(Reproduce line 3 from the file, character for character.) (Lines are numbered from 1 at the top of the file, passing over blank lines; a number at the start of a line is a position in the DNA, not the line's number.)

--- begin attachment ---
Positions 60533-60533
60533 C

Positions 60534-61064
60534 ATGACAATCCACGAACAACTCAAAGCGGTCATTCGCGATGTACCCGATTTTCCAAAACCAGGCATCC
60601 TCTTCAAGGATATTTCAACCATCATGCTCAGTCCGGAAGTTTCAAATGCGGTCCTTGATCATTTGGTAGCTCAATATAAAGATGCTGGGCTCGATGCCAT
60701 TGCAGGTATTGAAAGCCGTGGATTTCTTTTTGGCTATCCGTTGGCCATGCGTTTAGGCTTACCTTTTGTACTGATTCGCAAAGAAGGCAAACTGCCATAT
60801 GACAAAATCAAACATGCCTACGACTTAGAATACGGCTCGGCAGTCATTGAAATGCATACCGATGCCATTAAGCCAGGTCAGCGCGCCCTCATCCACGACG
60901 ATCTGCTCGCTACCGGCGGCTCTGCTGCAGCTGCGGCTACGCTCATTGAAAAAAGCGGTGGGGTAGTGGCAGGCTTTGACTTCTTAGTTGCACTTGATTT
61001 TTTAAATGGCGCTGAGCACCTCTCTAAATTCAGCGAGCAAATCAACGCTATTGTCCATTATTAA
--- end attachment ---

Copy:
Positions 60534-61064